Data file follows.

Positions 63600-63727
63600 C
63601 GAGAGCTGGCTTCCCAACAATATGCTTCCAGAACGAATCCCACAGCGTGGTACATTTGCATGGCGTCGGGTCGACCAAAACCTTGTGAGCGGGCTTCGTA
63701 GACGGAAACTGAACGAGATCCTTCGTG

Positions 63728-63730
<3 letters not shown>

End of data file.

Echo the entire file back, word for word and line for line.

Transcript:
Positions 63600-63727
63600 C
63601 GAGAGCTGGCTTCCCAACAATATGCTTCCAGAACGAATCCCACAGCGTGGTACATTTGCATGGCGTCGGGTCGACCAAAACCTTGTGAGCGGGCTTCGTA
63701 GACGGAAACTGAACGAGATCCTTCGTG

Positions 63728-63730
<3 letters not shown>